i]As described in Part 1 of this series, I had an opportunity to visit the San Francisco Museum of Modern Art (SFMOMA), and view two exhibits that were going to close shortly thereafter. The first of these was Picasso and American Art, in which the influence of Picasso on American artists of the 20th century by placing works side by side. For example, several of Picasso's iconic Cubist works were displayed alongside works of Max Weber that they inspired. My favorite of the Picasso works in the exhibition was The Studio (1928):
This work is considered an example of Synthetic Cubism. Compared to earlier Cubism, this style is typified by more abstract shapes and simple lines, along with brighter colors. Picasso's Synthetic Cubism had a strong influence on several prominent American artists, including tuart Davis, Willem de Kooning and Arshile Gorky. Below is Gorky's Organization (1933-1936), which is quite clearly influenced by (and indeed a response to) The Studio:
Artists such as de Kooning and Gorky were influential in creating the American art movement Abstract Expressionism, and their interest in Synthetic Cubism can be seen a direct predecessor along with other abstract styles. I also see works such as Organization as a bridge between Synthetic Cubism and the Surrealist work of Spanish (Catalonian) artist Joan Miro, and then through Surrealism back to Picasso's later work. Miro is among my favorite artists, and I did have an opportunity to visit the Joan Miro museum in Barcelona in 2005. I found many works with a similar (yet quite distinct) combination of sparse geometry and bright colors:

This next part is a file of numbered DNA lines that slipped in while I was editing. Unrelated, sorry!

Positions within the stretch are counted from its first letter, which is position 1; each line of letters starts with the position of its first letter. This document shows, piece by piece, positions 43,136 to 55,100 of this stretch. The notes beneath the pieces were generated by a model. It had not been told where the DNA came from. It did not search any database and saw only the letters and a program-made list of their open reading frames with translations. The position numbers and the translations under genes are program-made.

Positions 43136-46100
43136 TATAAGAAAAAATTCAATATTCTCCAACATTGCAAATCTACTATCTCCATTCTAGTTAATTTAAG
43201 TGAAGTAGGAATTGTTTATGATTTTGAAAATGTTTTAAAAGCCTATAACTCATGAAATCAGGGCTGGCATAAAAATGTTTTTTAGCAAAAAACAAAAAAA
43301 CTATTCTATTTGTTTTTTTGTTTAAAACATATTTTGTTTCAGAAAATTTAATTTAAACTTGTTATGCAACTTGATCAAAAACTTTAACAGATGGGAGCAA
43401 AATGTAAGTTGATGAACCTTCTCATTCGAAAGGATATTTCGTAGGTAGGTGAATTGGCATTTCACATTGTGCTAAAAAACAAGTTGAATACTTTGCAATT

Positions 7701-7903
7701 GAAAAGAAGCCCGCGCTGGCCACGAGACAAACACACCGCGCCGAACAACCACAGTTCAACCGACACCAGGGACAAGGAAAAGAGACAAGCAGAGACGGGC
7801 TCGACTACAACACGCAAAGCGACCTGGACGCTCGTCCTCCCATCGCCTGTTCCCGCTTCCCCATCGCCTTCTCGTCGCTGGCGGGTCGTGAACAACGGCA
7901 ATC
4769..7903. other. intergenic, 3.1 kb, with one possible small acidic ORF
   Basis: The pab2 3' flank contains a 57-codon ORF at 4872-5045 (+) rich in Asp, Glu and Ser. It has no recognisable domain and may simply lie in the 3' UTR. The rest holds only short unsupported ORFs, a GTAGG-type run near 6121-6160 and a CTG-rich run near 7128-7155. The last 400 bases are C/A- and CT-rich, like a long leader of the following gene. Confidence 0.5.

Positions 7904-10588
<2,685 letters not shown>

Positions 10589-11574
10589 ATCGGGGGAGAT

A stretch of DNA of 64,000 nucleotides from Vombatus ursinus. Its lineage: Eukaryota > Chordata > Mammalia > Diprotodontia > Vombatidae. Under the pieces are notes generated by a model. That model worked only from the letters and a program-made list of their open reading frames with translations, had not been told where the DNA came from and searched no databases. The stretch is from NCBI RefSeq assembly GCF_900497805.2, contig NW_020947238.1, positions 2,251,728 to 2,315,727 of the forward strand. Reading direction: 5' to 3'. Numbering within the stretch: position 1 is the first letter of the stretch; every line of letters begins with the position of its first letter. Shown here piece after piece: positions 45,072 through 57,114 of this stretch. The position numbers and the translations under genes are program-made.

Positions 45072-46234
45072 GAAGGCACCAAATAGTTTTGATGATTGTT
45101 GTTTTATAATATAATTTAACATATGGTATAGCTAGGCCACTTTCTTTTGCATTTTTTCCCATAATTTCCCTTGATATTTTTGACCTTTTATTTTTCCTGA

Actually, I had seen this same exhibition in New York last November at the Whitney Museum. It was interesting to see how the two museums presented the same exhibit. The main difference was the galleries themselves, SFMOMA was more light and open, while the setting at the Whitney was more intimate and somehow “quiet.” Additionally, the Whitney made the audio tour available at no additional charge. I usually don't do audio tours, but since it was “free” I decided I would sample specific parts and thus it influenced my visit.
Additionally, I found myself more drawn (during both visits) to the earlier works, mostly before 1960 (up through an including Jackson Pollock), and less interested in the pop art and 1980s styles in the last section. That being said, I do like many artists from the 1970s and later, and this is a good segue to the retrospective of Brice Marden. Marden began in the 1960s as Minimalist painter, and I think most viewers would agree with that characterization. His early work is primarily large monochromatic fields, often arranged in diptychs and triptychs, as in the Grove Series and D?après la Marquise de la Solana (1969):
The Guggenheim collection, which includes the above work, describes it as ” a response to Goya?s portrait of the Marquise, which Marden saw in the Louvre.” With that in mind, here is a computer-generated work in the spirit of Marden's early Minimalism using a photo of Luna as the source for a triptych of color fields:
All fun aside, I did find the large monochromatic works interesting in the context of the full retrospective, especially when several large examples were placed around one of SFMOMA's spacious galleries. The retrospective also gave the opportunity to see Marden's remarkable transition in the late 1970s and early 1980s with his interest in Asian calligraphy and his adoption of more complex images filled with organic curves. He continus to use this style to this day, as in the recent 7 Red Rock 2 (2000-2002), shown to the right. He did have an interesting digression in his work into complex series of crossing lines, such as the 4 and 3 Drawing, shown below. This was probably my favorite from the exhibit:
I suppose I don't really have a “conclusion” to draw here, except that as usual I walk away both appreciative and a bit overwhelmed and bewildered by major exhibits, and always go back for more.